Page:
"They're leaving things laying everywhere," Eastman said. "They don't have any sense of ownership that these things are there and they need to protect them. Right now, if a rake gets lost, we go buy another one. Who cares?" 


Eastman said bringing every piece of equipment into a central location and numbering it will help with organization. He will also institute a policy where employees have to check out equipment and receive a deduction from their paycheck each time they don't check the tools back in. 




Watching the clock 


Tardiness and taking advantage of the work clock system is an epidemic in the department, Eastman said. If an employee clocks in at 6:07 a.m., he still gets credit for having clocked in at 6. If they clock out at 4:23 p.m., they get credit for clocking out at 4:30 p.m. If someone isn't monitoring that behavior, those 14 minutes a day add up, Eastman said. 


"Seven minutes times 67 people is a big deal," he said. "Seven people times 67 times five days is a big number." 


Eastman said writing people up and suspending people if they're late for work will become a common practice. 


The city operates on a four-day a week schedule. The J5 report showed that two weekly schedules indicated that a crew of four employees was assigned to clean the bathroom and pick up litter at the Riverwalk. That was the crew's responsibility for all four days during the week of March 24-27. During that week, another crew of five people was tasked to clean street flowerbeds. That was the only responsibility they had each of their four workdays.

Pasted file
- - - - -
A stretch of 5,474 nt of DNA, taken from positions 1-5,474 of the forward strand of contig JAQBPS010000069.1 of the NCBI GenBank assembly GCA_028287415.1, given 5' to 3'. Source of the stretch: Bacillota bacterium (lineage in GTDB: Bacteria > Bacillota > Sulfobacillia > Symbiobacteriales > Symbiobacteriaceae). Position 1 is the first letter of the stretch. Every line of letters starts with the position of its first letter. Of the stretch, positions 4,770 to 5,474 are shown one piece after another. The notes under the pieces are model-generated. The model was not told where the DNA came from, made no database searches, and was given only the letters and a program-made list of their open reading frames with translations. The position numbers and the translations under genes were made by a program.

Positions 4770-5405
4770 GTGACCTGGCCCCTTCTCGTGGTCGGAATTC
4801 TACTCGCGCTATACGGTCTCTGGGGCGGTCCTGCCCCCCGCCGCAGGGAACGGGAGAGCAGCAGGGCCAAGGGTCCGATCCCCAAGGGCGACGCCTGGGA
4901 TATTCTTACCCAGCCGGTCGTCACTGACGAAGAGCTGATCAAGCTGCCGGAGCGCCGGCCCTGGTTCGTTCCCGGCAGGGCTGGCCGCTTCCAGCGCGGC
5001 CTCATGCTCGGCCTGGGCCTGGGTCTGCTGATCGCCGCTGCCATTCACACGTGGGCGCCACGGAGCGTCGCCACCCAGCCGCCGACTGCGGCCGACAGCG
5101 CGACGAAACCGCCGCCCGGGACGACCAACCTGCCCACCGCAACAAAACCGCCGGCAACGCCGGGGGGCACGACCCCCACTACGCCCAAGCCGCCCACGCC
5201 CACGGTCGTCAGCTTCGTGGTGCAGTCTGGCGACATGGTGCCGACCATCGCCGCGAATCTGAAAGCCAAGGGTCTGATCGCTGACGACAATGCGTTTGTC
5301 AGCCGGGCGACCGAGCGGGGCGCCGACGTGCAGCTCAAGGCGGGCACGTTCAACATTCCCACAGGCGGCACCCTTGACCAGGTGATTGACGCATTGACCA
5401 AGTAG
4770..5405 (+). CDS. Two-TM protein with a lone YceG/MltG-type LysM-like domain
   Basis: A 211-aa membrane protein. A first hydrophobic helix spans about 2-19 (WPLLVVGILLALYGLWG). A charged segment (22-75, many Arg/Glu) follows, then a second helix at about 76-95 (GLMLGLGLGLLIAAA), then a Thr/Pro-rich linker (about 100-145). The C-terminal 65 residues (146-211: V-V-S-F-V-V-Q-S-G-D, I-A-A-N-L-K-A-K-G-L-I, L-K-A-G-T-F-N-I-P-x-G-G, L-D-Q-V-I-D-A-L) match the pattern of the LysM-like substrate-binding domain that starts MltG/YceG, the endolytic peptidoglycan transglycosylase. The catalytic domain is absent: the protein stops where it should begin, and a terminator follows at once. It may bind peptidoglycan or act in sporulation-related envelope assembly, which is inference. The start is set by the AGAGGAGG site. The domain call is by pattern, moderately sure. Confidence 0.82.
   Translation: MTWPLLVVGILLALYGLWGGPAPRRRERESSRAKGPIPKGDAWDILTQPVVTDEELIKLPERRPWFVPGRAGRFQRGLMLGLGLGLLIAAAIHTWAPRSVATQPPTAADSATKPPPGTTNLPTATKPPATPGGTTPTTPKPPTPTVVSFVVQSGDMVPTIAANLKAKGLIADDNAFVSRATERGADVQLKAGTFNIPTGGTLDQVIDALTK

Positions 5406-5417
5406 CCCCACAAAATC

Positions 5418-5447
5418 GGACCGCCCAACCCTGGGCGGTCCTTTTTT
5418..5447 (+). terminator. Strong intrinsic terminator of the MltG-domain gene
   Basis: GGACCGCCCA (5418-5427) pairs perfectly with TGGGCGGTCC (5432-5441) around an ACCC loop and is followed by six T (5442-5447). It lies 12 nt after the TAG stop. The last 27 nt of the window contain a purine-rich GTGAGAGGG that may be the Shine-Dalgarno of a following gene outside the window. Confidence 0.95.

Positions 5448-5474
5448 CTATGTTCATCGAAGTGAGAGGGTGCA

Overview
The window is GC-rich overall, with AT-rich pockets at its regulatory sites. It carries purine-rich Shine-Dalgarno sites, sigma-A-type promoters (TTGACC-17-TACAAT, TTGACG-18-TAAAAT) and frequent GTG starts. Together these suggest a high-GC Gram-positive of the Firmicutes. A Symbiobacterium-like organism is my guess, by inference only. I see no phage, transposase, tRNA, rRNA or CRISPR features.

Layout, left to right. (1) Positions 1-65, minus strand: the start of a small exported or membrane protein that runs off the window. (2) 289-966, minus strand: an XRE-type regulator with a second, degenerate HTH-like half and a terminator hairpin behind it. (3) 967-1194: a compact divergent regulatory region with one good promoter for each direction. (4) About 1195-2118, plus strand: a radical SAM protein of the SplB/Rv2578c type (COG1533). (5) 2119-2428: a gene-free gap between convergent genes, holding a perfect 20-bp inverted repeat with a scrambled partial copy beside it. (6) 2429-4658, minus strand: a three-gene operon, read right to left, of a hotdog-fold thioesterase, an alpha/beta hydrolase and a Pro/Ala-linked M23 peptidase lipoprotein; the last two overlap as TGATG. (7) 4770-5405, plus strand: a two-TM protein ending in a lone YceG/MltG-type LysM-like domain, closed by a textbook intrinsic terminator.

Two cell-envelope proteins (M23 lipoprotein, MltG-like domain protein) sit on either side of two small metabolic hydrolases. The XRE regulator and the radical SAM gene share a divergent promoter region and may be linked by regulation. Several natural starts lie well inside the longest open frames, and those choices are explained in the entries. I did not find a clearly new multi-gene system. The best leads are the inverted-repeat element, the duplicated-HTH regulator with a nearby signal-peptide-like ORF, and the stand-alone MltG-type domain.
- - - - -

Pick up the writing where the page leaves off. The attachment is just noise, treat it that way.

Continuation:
Three workers were scheduled to cut grass on public land in Ward 1 for three straight days that same week, while two others were scheduled to mow the ward for two days. This scheduling means many wards only get cut once every five to six weeks, he said. 


"Having five people on a crew that needs two causes inefficiencies," Eastman said. "I don't need five people in a truck." 




Changing behavior 


Columbus Mayor Robert Smith acknowledged that there was "a lot of waste" in the public works department. Smith believes Eastman and J5 Broaddus' work with the department will help bolster efficiency. 


"The primary purpose of them coming in is to give Casey some ideas and suggestions as to what can be done to make the department more efficient," Smith said. "Hopefully after a month, there can be some changes made within the public works department to hold the employees more accountable and be more responsible so we'll be using the taxpayers' money more efficiently than what's been brought to our attention." 


Eastman said based on his observations, the patterns of poor efficiency have developed over time. He believes helping Bush implement new policies and procedures will make a significant difference. 


"More than anything else, I think it's to shape behavior," Eastman said. "I'm very confident that over the next four or five weeks you'll see some great changes that people will notice across the community. The real challenge long-term is going to be maintaining that."


Nathan Gregory covers city and county government for The Dispatch.